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Activists across the country are scheduling a mass economic boycott of the capitalistic-driven splurging which occurs each year following “mis-givings” day. Even with COVID-19 social distancing protocol in effect, activists in over 200 cities are expected to participate as they have been utilizing social media outlets to heighten awareness, and encouraging people not to indulge in mindless shopping. Locally, activists are setting up at NYC’s major shopping districts, primarily downtown Brooklyn’s Atlantic Terminal, the Bronx’s Fordham Road and Third Avenue, Queens’ Jamaica Center, Staten Island’s Bay Street, and Harlem’s 125th Street, urging potential patrons to suppress their spending and display disciplined economic power. The blackout runs through January, and beyond.

“Stop spending your hard-earned money with the same people who won’t even hire you,” implored activist, La Meh Nua. Instead, he took a page out of freedom fighter Carlos Cooks’ book, urging, “Buy Black! Be self-sufficient, support Black businesses and Black street vendors. Adam Clayton Powell Jr. asked, ‘What’s in your hand?’”

Organizers are planning this economic sanction because Americanized Africans do not receive justice in the courts and have consistently been victimized by police terrorism. This year’s high-profile police killings of George Floyd and Breonna Taylor immediately come to mind. Some have referenced 1955’s Montgomery Bus Boycott as a successful example of what a unified Black community can accomplish, economically.

“We’re saying, ‘Buy Black and blackout Black Friday!’ This is an opportunity for our people to channel our resources together and redirect it to build-up our own communities,” determined Sister Yaa-Asante-waa from the Buy Black Campaign. “We’re saying the same thing, on the same date, at the same time. In order for us to have justice we have to pool our resources together, do-for-self, and say, ‘Enough is enough!’ Martin Luther King said, ‘Our agenda calls on withdrawing economic support, we mean business now!’ That’s also what we’re saying. We want to withhold economic support because of the atrocities we’re experiencing as a people—the police murders, the mis-education, not allowing us to build and do for ourselves.”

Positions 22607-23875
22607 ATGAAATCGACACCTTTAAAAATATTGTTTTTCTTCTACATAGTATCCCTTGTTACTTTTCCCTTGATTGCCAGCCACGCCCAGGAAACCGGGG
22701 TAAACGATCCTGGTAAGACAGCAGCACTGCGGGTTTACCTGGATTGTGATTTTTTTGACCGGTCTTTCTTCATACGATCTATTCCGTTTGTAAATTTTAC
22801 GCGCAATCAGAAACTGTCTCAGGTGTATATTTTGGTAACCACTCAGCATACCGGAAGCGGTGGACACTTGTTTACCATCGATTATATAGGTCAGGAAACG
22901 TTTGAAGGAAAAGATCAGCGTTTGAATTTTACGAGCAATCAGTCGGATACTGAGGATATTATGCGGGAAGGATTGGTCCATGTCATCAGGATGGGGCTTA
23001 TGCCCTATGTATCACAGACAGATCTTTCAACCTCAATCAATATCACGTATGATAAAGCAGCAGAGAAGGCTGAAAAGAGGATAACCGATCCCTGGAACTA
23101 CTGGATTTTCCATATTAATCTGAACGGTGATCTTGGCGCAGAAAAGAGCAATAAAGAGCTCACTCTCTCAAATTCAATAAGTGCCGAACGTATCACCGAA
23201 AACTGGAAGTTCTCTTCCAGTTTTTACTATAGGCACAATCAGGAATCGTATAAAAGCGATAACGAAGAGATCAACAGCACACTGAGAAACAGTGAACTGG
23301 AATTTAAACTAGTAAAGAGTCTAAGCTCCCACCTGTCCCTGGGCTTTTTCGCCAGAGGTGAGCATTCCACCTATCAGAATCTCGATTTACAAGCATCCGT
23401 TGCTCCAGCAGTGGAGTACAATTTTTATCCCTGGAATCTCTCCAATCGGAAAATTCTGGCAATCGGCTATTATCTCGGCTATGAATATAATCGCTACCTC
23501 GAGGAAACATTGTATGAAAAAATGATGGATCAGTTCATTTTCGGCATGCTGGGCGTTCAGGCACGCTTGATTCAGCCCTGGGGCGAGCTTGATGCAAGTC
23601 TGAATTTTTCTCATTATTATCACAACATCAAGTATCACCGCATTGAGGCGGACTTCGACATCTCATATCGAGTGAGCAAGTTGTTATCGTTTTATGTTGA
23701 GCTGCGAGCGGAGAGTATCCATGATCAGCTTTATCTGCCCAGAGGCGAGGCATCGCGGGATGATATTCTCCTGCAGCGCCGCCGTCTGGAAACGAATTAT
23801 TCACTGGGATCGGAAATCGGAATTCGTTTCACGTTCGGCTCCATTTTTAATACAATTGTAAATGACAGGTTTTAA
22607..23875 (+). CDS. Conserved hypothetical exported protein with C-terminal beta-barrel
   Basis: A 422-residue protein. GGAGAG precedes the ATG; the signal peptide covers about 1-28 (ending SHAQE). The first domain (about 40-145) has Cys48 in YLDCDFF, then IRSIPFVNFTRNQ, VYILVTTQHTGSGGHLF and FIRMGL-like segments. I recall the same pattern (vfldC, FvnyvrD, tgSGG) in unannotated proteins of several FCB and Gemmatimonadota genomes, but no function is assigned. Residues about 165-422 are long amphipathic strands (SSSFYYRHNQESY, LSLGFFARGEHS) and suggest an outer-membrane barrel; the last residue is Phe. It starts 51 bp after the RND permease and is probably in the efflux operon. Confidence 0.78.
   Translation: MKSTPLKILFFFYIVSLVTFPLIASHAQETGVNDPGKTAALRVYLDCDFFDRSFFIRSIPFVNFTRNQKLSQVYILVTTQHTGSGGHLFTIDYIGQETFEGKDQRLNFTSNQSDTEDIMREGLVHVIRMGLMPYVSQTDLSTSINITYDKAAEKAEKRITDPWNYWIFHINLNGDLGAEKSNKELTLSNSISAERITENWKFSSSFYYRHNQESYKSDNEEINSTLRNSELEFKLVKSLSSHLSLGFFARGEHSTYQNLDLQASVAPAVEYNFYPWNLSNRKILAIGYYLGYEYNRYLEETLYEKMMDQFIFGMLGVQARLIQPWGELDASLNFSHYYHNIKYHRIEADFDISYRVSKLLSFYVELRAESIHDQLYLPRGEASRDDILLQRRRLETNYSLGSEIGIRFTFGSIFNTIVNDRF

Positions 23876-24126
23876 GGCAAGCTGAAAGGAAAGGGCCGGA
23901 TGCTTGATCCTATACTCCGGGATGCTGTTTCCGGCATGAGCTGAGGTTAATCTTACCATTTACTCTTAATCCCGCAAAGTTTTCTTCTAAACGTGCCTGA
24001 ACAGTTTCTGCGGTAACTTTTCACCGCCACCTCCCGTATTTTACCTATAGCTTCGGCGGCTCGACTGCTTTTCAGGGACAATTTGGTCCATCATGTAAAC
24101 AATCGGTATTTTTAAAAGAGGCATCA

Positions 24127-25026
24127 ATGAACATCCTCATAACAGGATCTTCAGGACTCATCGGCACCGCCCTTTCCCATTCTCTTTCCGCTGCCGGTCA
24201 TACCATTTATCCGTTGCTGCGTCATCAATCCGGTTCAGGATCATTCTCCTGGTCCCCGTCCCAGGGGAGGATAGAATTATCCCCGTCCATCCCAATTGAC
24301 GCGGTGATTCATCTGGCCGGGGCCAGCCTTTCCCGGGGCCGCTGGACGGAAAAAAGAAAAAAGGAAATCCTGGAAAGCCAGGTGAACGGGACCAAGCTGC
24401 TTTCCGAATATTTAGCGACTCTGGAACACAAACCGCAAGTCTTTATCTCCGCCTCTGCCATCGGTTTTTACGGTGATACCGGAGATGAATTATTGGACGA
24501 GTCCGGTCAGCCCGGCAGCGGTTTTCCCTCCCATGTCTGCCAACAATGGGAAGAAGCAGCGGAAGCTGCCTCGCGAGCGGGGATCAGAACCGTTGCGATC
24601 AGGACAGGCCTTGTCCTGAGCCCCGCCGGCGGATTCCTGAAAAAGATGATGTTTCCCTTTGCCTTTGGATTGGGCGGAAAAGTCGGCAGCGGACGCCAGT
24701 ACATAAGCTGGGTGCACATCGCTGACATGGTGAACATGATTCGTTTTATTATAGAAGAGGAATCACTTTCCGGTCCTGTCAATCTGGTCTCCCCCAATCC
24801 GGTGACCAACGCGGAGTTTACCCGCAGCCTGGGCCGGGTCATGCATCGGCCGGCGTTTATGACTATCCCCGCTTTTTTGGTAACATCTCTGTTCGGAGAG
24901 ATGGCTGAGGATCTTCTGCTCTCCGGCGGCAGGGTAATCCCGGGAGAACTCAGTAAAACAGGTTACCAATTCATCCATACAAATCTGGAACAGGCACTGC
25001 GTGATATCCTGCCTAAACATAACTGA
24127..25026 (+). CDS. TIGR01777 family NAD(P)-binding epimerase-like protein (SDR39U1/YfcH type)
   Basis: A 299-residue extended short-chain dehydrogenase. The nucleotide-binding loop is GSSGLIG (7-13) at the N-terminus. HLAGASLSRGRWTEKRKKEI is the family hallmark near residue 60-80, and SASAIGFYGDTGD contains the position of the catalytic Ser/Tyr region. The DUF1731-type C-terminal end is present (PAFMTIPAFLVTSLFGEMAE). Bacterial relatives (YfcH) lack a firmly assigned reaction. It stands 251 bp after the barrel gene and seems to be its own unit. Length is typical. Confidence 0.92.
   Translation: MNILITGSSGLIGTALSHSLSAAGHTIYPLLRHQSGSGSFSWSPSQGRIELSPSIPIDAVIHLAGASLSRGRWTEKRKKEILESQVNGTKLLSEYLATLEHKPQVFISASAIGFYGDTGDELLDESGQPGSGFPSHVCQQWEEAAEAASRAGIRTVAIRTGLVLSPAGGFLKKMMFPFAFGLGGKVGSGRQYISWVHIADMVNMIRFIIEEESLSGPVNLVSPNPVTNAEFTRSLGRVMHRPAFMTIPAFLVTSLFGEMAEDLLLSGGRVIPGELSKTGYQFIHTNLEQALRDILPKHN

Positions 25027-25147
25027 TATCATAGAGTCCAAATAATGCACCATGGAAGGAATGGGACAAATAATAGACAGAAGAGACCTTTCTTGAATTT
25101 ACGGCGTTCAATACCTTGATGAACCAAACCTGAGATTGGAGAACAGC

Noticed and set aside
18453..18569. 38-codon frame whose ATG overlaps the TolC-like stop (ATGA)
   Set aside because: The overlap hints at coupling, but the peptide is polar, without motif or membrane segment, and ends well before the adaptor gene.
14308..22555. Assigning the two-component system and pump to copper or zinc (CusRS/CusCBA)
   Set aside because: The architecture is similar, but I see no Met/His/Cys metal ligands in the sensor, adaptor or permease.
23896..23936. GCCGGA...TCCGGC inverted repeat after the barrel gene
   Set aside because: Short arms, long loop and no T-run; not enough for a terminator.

Activists have targeted specific shopping strips throughout the five boroughs to hit Friday at 9:30 a.m. as they attempt to persuade people away from spending their money at commercial stores, and encourage them to patronize Black-owned businesses and Black street vendors instead.

Stats show that Americanized Africans in NYC alone are economically more powerful than five states. However, being that most Black areas aren’t unified, the dollar rarely circulates within their own communities more than a handful of times, while it rotates in more successful ones at rates double or triple that, or more.

“We’re trying to unite all of us together to say that we’re withdrawing our money from stores whose property taxes and tax revenues are paying the police who are killing our babies,” Sister Yaa-Asante-waa explains. “It’s time for us to stop financing our own oppression, and start financing our own liberation!”

La Meh Nua added: “Let’s be self-determining and pool our resources into building our own communities, schools, food industry, acquiring land and doing things as a nation should, becoming manufacturers and producers of the goods and services our people need. We don’t want this to stop with Black Friday or white Christmas. This boycott has to be a lifestyle. If we change our habits and behavior NYC can wake the Black world up!”